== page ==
Kitchn Love Letters

My Favorite $2 Grocery to Make Leftover Rice Taste 1,000 Times Better

published May 3, 2024
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someone is fluffing rice in an orange pot with a metal fork
Credit: Photo: Joe Lingeman; Food Styling: Brett Regot

The Japanese dish ochazuke (or rice submerged in green tea) has always been a bit of a head-scratcher for me. It’s basically leftover rice decorated with bits of savory toppings doused in hot green tea or dashi broth (the savory stock that’s the base for miso soup). It’s included in all of the dozen or so Japanese cookbooks I own, but I never tried it because it just wasn’t my cup of tea — or so I thought. 

Credit: Ivy Manning

It turns out the magic of this thrifty dish was lost in translation for me — that is, until about a year ago. I had just returned from a long flight to find a gift left by our pet sitter, a former student of Waseda University in Japan. She had thoughtfully left behind Japanese instant ochazuke packets for me with a note that read, “To help you when the jet lag hits.” 

Indeed, I was still on Berlin time and couldn’t put together a sentence — let alone a meal. So I microwaved  some rice I had in the freezer, topped it with a colorful little packet, and poured over boiling water from the tea kettle. One bite and I understood the soothing magic of this Japanese comfort food. The broth was savory and mild, the rice filling, and the crunchy little strips of freeze-dried nori and crunchy rice crackers on top added interest. This was so much more than a bowl of rice with tea on it.

Credit: Ivy Manning

What’s So Great About Nagatamien Ochazuke Nori?

Ochazuke can be made from scratch by assembling toppings like broiled fish, Japanese pickles, and seaweed over rice and then pouring over homemade green tea or dashi broth. Or, for about 50 cents per packet, you can sprinkle a cup of Nantankien instant ochazuke over leftover rice and have a comforting, filling lunch or snack ready in as many minutes as it takes to boil water. I choose the latter. 

Nagatanien ochazuke comes in a handful of different flavors. My go-to is the nori chazuke, which includes thin strips of nori with little rice crisps in a broth that’s more dashi than green tea. It tastes something like miso soup, but with a clear broth and a more subtle flavor. Other flavors include sake, freeze-dried salmon bits, and a more pronounced green tea flavor, plus a zippy wasabi flavor and umeboshi, a slightly sharp-sour pickled plum variety that’s a great eye-opener in the morning. 

You’ll find Nagatanien ochazuke online and at Asian grocery stores; look for it where Japanese rice toppings and instant soups are sold. The bright yellow, red, and green striped packets serve one and usually come in perforated strips of three or four packets per strip. Multi-flavor combo packages are available, so you can try the most popular flavors without committing to just one type.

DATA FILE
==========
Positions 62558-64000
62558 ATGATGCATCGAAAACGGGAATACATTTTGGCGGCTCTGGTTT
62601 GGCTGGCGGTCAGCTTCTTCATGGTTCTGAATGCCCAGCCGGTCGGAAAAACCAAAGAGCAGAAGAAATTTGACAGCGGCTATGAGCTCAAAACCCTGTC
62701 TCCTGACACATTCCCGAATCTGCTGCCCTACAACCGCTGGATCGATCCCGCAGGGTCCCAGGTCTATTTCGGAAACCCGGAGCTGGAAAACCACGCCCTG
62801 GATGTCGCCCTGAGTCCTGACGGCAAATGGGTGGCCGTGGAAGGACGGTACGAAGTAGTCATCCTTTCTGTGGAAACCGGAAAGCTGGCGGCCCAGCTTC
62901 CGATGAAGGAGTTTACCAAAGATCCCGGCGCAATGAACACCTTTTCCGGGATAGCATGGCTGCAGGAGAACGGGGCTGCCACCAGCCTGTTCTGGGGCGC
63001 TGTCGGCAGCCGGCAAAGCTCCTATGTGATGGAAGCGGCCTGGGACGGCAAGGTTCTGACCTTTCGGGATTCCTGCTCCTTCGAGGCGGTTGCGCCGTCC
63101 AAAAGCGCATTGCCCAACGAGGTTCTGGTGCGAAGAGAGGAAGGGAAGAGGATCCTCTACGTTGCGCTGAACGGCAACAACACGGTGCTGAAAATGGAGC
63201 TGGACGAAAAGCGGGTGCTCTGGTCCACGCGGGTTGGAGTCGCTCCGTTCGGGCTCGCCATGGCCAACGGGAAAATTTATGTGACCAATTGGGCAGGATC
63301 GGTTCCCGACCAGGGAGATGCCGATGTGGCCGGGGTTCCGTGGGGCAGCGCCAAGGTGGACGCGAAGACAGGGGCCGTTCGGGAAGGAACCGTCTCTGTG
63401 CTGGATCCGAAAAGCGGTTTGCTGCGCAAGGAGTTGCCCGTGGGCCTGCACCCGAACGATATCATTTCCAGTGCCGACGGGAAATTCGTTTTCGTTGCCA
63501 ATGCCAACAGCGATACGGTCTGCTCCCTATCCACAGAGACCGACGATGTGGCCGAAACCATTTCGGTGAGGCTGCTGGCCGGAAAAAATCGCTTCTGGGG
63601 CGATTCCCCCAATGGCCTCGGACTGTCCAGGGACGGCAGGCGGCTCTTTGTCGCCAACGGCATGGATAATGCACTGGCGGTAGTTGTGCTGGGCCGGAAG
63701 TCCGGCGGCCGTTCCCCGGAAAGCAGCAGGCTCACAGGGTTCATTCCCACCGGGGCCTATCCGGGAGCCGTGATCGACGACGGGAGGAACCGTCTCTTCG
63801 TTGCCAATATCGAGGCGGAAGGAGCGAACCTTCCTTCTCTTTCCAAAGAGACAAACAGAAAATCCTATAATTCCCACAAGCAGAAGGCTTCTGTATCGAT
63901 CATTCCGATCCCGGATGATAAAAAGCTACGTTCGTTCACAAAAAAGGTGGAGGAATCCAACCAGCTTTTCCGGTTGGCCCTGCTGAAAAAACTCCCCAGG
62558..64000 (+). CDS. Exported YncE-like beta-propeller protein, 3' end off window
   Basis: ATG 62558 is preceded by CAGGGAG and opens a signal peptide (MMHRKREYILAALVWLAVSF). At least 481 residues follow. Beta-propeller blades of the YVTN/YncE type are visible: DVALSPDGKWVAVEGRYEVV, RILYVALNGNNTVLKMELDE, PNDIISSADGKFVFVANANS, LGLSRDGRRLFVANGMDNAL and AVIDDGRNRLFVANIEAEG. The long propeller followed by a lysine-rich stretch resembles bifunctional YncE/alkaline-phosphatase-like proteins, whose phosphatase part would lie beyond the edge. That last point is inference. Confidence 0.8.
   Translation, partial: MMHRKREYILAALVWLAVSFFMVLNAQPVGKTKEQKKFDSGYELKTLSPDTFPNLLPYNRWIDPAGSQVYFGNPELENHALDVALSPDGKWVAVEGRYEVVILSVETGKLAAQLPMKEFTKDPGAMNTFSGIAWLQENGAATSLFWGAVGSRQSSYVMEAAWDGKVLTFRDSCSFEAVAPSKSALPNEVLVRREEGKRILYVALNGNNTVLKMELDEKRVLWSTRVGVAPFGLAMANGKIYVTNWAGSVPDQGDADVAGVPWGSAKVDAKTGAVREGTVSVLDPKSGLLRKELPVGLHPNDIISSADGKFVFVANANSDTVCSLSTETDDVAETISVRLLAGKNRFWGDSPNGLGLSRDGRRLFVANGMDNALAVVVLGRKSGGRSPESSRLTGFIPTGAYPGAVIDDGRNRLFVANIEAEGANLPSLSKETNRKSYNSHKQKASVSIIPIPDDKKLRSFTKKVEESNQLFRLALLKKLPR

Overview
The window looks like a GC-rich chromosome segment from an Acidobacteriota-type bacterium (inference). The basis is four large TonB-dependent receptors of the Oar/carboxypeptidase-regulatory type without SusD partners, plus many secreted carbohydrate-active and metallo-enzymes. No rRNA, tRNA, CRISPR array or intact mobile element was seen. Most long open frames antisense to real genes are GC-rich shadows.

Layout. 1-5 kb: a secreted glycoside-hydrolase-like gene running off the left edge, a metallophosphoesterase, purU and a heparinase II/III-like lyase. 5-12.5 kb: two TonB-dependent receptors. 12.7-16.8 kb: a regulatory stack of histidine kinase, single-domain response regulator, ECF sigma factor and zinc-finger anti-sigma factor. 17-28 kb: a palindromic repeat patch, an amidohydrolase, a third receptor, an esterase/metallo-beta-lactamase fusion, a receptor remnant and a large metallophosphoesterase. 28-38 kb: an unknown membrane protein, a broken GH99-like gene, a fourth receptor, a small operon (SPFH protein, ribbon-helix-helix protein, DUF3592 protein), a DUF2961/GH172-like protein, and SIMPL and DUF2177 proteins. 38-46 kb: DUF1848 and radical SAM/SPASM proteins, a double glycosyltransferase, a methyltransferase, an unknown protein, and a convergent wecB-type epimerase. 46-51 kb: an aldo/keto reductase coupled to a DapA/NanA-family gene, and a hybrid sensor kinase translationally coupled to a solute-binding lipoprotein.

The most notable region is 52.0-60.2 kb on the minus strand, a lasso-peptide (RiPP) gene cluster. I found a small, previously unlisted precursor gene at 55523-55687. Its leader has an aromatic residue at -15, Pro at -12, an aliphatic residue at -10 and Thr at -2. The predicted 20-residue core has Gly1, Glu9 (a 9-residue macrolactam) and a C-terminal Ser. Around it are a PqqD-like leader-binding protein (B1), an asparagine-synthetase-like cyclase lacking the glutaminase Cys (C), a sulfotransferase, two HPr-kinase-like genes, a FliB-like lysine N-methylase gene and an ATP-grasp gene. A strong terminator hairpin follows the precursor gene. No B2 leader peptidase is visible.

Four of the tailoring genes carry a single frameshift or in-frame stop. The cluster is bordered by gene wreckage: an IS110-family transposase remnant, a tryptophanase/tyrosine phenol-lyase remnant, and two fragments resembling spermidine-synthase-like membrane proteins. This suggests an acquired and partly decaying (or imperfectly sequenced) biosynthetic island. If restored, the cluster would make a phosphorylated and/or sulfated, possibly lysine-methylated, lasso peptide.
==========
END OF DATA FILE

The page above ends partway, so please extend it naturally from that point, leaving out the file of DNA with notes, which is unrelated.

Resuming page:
If you have any trouble deciphering the Japanese on the label, use an app like Google translate on your smartphone to take a picture of the packet; it will translate the text instantly. The shelf tag with the price will also be in English in most stores, so you can double check. 

Worried about caffeine? Don’t be. I’m fairly sensitive to caffeine and I’ve slurped down bowls of instant ochazuke as a midnight snack and not missed a wink of sleep. Your mileage may vary, but the effect is generally very mild. If anything, the warm, filling soup will help you sleep — whether you’re jet-lagged or not. 

Credit: Ivy Manning

What’s the Best Way to Make Nagatanien Ochazuke Nori?

The point of ochazuke is to use up leftover rice, but freshly cooked rice will work as well. I like brown short-grain rice because it has added flavor and fiber, but white rice of any type works. Scoop one cup of rice into a medium soup bowl and sprinkle one packet of instant ochazuke over the top. Bring 2/3 to 3/4 cup of water to a boil and gradually pour it over the bowl. Stir to dissolve the soup granules and serve piping hot. 

Credit: Ivy Manning

I will add extra garnishes when I’m feeling fancy. A bit of leftover broiled salmon, tamagoyaki omelet, finely chopped green onion, quick-pickled cucumbers, or chopped reconstituted dried shiitake mushrooms are all nice additions. A few drops of your favorite soy sauce or chili crisp (not-too-spicy SB Chili Oil with Crunchy Garlic FTW) can also add a bit of flavor if you find the soup a bit too mellow. But don’t go overboard — like so many Japanese foods, the magic is in the subtlety. 

Note: Want to learn more about ochazuke culture? Check out Netflix’s Midnight Tokyo Diner Season 1, Episode 3 “Ochazuke Sisters” for more context.

Buy: Nagatanien Ochazuke Nori, $19.62 for 40 packets at Amazon